What I found was that judgment didn’t only permeate my singing. It permeated everything. Most of my choices had nothing to do with what I desired to do. They were almost all related to what others would judge me positively or negatively for.

I wasn’t even creating my own life. I was creating a life in reaction to judgment everywhere!

It wasn’t easy reversing this pattern, but it was possible! And that for me was the start of a new life!
It has since become my life's work— unlocking people from the judgment that keeps them trapped. For wherever you are trying to align with or resist to other people's judgments, you simply have no freedom to be you.

There is a phrase that helps me get out of being the effect of judgment and I would like to pass on to you. Do not be deceived by its simplicity. It has changed my life.
The phrase is simply “interesting point of view."

What would your life be like if everything you thought about yourself was just an interesting point of view and not something you had to make real or defend?

What if someone told you that you were the most beautiful girl in the class and you could also say "interesting point of view" and not have to be bound by their judgment or try to match it?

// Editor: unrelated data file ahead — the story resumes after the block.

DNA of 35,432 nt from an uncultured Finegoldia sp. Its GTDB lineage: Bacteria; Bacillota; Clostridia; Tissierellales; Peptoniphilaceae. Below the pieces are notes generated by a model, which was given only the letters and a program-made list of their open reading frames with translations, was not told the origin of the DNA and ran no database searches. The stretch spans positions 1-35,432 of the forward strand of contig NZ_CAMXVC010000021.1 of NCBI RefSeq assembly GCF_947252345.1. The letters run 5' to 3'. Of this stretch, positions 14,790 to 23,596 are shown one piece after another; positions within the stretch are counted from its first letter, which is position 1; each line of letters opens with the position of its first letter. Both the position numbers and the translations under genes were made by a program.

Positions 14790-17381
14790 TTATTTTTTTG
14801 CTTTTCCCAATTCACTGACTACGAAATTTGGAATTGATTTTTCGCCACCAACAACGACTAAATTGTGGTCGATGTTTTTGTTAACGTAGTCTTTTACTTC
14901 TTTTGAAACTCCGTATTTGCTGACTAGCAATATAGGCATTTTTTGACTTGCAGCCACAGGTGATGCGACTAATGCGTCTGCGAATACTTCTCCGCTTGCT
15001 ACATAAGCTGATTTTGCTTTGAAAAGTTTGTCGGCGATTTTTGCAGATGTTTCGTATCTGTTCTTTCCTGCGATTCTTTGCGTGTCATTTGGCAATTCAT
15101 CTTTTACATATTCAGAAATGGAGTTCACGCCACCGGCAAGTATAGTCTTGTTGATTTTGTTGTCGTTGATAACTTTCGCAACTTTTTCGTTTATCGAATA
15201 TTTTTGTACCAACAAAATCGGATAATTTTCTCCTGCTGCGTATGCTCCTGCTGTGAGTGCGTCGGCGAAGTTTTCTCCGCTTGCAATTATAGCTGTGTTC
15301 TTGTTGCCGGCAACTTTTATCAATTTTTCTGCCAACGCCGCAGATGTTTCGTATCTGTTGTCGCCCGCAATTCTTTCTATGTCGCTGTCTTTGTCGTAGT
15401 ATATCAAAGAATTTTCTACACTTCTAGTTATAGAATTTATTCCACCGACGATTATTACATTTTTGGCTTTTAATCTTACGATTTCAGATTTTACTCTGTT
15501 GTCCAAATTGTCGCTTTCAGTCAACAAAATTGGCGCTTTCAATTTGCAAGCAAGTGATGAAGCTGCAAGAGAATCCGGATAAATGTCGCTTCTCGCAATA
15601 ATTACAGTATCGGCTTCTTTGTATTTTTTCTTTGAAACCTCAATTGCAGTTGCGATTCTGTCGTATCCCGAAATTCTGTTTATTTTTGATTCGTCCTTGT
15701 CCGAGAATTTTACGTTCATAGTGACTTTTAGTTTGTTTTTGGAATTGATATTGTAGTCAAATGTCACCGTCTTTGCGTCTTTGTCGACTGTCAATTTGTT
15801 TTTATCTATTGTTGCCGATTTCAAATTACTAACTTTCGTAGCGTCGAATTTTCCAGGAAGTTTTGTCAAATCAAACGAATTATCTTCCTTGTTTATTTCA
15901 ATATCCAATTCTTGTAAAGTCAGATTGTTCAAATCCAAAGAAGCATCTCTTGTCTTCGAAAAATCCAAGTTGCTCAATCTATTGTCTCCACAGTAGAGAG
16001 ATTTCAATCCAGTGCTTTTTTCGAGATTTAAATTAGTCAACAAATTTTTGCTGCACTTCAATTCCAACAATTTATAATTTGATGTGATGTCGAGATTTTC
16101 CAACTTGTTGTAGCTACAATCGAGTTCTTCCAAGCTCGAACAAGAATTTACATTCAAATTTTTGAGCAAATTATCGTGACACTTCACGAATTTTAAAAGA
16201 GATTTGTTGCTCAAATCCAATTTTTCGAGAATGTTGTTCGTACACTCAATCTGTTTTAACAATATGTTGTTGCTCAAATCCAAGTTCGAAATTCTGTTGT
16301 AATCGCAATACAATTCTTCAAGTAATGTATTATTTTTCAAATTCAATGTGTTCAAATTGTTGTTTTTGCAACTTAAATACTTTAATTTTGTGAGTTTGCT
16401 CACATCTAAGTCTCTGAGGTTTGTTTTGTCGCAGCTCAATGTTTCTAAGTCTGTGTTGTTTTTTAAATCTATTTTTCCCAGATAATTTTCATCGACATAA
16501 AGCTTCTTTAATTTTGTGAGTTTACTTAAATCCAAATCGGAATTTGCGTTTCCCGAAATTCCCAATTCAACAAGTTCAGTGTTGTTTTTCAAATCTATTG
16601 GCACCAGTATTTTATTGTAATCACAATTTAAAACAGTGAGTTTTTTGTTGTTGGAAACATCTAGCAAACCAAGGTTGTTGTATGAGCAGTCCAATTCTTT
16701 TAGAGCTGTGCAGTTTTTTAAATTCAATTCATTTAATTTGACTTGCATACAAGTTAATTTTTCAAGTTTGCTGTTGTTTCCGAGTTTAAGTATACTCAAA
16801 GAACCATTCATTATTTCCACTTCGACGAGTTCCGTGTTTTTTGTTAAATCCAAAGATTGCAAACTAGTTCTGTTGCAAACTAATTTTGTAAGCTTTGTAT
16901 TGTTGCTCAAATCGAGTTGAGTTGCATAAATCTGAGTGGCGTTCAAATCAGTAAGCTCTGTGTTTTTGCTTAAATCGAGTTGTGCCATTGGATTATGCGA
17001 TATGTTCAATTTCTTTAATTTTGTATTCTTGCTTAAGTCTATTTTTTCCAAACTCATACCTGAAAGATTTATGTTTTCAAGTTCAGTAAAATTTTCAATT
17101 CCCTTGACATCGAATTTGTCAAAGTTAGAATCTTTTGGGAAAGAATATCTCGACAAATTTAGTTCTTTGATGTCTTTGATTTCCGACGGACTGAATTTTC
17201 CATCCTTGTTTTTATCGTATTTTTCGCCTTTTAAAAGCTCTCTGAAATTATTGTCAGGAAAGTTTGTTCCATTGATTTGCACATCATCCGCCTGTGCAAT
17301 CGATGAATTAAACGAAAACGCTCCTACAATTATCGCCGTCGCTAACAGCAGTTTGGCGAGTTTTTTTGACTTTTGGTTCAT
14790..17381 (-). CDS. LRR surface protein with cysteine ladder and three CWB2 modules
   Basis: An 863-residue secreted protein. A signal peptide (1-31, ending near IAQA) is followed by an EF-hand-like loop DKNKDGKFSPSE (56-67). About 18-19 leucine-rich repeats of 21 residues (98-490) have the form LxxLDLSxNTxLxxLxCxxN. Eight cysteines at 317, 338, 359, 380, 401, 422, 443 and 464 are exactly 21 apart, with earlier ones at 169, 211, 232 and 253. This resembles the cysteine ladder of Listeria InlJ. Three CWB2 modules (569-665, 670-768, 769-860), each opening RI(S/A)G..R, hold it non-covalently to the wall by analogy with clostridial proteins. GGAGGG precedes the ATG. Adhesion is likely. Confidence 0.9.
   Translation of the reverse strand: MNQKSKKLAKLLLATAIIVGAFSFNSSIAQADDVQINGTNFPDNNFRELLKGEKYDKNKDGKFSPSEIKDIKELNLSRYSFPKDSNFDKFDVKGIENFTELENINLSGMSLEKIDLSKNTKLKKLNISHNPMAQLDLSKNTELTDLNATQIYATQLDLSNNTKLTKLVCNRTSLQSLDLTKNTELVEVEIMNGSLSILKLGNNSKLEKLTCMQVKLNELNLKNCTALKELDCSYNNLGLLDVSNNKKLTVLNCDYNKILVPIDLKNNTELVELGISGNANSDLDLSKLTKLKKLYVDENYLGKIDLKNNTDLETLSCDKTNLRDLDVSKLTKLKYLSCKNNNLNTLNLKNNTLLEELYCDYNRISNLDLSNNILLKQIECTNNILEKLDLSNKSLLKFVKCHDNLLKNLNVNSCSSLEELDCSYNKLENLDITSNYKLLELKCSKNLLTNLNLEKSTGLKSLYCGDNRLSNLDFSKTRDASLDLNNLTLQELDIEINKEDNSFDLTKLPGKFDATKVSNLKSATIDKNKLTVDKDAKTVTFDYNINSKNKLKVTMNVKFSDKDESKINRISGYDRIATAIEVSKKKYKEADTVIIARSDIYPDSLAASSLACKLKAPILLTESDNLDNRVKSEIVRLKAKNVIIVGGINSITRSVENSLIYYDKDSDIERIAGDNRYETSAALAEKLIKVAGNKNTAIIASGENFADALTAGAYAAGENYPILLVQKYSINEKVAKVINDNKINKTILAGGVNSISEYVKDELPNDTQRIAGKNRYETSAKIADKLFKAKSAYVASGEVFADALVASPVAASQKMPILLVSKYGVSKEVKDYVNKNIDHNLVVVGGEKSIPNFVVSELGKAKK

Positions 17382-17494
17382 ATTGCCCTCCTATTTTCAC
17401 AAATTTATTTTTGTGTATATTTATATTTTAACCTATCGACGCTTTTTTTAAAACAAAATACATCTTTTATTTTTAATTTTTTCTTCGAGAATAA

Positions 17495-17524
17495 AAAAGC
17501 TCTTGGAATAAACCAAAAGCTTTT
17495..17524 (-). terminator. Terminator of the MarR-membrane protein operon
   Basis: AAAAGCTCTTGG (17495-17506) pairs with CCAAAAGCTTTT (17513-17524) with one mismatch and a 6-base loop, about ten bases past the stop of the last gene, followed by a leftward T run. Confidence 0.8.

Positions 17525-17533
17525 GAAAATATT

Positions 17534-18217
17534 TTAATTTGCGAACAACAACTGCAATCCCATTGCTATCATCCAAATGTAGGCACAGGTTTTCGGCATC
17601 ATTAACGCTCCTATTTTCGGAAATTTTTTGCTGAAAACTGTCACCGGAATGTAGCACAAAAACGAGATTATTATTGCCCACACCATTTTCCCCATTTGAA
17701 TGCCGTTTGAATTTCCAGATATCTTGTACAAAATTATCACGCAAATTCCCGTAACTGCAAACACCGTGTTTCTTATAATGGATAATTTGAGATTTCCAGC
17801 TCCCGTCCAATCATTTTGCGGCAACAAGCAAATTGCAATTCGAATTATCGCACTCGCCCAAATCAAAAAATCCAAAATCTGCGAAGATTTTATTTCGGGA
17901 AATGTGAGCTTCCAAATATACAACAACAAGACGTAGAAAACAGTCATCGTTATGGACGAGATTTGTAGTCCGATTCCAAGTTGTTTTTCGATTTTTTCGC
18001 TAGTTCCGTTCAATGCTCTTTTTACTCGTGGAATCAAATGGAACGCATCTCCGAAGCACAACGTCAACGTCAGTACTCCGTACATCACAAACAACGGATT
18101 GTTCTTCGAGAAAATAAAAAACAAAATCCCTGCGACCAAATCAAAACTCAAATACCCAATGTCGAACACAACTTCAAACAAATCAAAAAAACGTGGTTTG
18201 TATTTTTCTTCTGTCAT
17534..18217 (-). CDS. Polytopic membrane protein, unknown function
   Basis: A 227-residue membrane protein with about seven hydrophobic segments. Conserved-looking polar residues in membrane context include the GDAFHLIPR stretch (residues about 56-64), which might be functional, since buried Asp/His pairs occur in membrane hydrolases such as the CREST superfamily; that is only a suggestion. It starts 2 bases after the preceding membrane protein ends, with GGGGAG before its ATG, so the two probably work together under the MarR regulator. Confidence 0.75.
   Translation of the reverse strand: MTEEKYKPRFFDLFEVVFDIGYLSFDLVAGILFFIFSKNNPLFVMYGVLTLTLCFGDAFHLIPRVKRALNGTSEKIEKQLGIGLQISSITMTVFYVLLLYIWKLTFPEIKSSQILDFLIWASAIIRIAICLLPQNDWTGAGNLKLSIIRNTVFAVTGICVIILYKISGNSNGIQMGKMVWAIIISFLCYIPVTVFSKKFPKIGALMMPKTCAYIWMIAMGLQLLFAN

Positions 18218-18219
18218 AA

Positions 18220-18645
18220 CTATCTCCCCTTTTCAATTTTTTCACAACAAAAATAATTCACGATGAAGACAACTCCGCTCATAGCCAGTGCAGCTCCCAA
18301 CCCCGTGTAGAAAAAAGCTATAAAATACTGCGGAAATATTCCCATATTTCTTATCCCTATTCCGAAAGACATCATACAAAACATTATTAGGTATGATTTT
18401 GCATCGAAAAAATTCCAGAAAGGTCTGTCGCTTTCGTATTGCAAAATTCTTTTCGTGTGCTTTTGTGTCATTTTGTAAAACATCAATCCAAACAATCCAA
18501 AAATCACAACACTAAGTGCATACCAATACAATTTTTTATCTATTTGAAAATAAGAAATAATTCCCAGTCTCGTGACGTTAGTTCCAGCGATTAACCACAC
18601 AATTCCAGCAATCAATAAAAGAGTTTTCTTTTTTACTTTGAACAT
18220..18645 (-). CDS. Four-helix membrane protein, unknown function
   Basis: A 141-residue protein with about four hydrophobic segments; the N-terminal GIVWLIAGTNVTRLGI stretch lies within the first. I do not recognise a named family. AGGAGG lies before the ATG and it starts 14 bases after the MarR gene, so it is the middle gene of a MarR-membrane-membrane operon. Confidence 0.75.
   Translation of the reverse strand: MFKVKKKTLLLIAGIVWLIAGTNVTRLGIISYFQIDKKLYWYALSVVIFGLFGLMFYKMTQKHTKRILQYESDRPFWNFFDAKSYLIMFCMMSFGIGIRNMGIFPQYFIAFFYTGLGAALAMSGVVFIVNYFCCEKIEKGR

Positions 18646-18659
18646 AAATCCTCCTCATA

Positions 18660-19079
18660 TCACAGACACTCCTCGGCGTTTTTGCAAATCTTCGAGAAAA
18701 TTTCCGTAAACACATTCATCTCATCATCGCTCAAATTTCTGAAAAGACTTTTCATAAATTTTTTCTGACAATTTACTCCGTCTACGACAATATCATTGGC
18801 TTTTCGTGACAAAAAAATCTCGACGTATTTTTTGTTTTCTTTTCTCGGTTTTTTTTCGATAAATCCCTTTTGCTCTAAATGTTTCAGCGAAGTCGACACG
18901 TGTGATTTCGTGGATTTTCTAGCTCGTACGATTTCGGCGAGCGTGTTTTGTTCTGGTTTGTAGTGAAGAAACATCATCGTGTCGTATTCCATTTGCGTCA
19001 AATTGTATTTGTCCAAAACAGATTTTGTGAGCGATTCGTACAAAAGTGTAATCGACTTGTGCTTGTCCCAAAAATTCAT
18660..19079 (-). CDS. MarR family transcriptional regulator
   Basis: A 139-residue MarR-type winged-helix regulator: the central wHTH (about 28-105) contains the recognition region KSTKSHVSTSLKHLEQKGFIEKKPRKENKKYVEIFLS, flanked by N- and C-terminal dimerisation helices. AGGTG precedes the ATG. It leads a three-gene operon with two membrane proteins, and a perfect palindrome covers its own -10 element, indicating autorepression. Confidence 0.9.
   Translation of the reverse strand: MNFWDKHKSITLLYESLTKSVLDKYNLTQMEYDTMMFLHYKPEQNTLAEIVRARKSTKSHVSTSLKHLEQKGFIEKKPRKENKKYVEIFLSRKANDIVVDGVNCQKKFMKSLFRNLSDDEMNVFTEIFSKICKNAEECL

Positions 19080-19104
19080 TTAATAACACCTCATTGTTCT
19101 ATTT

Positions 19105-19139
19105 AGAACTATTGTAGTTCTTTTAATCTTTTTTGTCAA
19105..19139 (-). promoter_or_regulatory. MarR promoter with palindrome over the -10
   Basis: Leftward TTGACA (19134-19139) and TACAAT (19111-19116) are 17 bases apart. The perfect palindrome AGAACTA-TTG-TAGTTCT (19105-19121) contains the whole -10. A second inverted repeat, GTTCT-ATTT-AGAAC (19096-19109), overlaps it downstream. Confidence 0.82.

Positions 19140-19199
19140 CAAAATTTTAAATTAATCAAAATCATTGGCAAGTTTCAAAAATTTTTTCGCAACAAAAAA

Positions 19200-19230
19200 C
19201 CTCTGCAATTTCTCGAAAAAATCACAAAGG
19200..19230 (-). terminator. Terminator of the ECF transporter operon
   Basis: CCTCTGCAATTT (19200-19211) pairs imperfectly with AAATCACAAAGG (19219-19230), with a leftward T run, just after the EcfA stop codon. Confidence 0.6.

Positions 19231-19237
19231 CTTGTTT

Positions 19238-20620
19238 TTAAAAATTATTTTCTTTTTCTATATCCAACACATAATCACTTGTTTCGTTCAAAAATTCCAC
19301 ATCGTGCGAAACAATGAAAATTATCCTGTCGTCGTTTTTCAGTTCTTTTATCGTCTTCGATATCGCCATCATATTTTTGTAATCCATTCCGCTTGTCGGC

What if someone told you that you were fat and ugly and you could see that as an "interesting point of view" as well?

The true turning point in my life where freedom was mine was when I no longer cared what other people concluded about me. Not from a lack of caring, but actually from a caring for me.
I started singing for me. Because I could. Not because I was good. Not because I was bad. Simply because I could. And it made me happy.

It is hard to describe the ease and peace in my universe when someone asks me to sing today. Rather than my heart racing and my palms sweating, I ask myself “would it be fun?" And most the time it is yes.

And most of the time I then sing. And at the end of singing I remind myself that my only job is not to judge myself or try to conclude about what had just happened. It's all just an interesting point of view.

I no longer sing for judgment.  I no longer live for judgment.

And the freedom on the other side of that is incredible.

What Do You Already Know About Bringing Your Voice Into The World?

Wednesday, July 3, 2013

It doesn’t matter what my desire for these Right Voice For You classes is, what will change things for you is what you desire to create in your life.